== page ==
LINMARK, R. Zamora
Rolling the R’s
“I wanted to write a novel that went against conventions, against the traditional coming-of-age coming-out narrative. This required me to invent this character Edgar, who is being bullied for being gay. But I also didn’t want to create a victim character. He didn’t have a closet, you know? So what I did in the end was I created my own version of Lolita. So Nabakov has his Lolita; I have my Edgar. […] I wrote it to get out of grad school. It was my creative master’s thesis. Now, when I was writing it, of course, the idea of an audience, the idea of even being published was not part of the pressure. And I wrote it with no rules because I wanted to experience and also to explore the world of the novel as a collage. I was, after all, writing about a community. So the success of Rolling, is still a surprise to me until now.”
— R. Zamora Linmark in conversation with Michel Martin on NPR, 29th May 2016.
When R. Zamora Linmark’s Rolling the R’s was first published in 1995, it ushered a stunning new voice into American literature. In midst of the culture wars, when the prevailing immigrant narrative portrayed success against the odds, Rolling the R’s talked about queer, working class kids dreaming of pop stardom, fighting to imagine a place for themselves in an unforgiving world. Born of radical possibility, there is no novel like it today.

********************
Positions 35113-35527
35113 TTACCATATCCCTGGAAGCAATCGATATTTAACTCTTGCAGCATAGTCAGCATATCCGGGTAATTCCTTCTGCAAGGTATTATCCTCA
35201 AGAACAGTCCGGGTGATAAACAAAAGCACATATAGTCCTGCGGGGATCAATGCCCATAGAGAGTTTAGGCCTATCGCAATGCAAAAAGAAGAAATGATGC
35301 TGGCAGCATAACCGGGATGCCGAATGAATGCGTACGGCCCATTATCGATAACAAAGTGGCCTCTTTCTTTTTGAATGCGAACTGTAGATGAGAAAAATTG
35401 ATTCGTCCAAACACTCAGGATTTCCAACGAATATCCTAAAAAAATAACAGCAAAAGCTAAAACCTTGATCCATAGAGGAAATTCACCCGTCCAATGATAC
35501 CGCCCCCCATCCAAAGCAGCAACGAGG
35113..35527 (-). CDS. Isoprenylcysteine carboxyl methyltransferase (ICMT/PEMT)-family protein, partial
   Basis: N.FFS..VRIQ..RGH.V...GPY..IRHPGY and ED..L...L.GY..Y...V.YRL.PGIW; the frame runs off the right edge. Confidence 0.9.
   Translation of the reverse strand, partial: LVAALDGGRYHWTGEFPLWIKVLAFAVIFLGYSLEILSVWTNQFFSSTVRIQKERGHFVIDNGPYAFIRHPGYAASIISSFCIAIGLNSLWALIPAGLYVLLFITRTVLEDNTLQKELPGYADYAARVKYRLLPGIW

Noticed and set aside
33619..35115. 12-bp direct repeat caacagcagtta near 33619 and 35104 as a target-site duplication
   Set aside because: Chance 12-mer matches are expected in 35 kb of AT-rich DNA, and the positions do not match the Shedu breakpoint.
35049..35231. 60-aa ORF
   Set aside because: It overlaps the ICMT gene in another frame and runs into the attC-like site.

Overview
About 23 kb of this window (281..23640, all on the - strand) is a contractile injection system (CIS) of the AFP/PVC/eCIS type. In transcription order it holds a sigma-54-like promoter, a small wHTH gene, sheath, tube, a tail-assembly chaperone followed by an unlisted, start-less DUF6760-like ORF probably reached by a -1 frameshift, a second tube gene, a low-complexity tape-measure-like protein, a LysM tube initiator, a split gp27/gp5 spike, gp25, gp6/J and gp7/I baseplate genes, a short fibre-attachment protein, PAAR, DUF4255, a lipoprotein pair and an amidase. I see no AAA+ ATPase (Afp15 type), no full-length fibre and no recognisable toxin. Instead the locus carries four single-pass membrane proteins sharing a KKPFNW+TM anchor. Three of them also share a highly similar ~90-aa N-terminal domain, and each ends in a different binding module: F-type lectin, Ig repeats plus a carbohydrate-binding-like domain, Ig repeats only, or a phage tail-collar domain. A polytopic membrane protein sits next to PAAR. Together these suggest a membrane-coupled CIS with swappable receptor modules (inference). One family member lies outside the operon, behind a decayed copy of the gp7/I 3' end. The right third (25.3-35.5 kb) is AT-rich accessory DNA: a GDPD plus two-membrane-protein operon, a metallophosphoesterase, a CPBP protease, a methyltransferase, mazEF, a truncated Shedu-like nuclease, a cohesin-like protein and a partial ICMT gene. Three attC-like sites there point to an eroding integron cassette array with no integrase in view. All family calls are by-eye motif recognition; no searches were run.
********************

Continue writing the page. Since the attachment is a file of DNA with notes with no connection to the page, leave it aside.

Set in the 1970s in the small town of Kalihi, Honolulu, Rolling the R’s animates the hilarious, disturbing, and chaotic misadventures of a group of Filipino, Vietnamese, Okinawan, and haole fifth graders. As they grapple with their burgeoning identities against a backdrop of Donna Summer’s disco anthems, Farrah Fawcett mania, Scott Baio dreams, their stories unfold largely in the documentary detritus of their lives—their poems and prayers, book reports, and teacher evaluations—all written in carefully observed, pitch-perfect vernacular.
Linmark’s experiments in narrative structure, pidgin, and poly-vocal storytelling sheds new light on the trauma of assimilation. Rolling the R’s challenges the conventions of “coming of age” and “coming out” narratives to reveal spiraling levels of desire in humorous yet haunting portrayals that are, as Eve Sedgewick described, “Daring and delicate… created out of the necessities of queer self-formation in an atmosphere of violence and dispossession.”
This special twentieth anniversary edition features an updated cover and a new afterword by the author, which reveals the genesis of one of the most original and iconic novels of the Asian diasporic experience to its next generation of readers. [publisher’s note]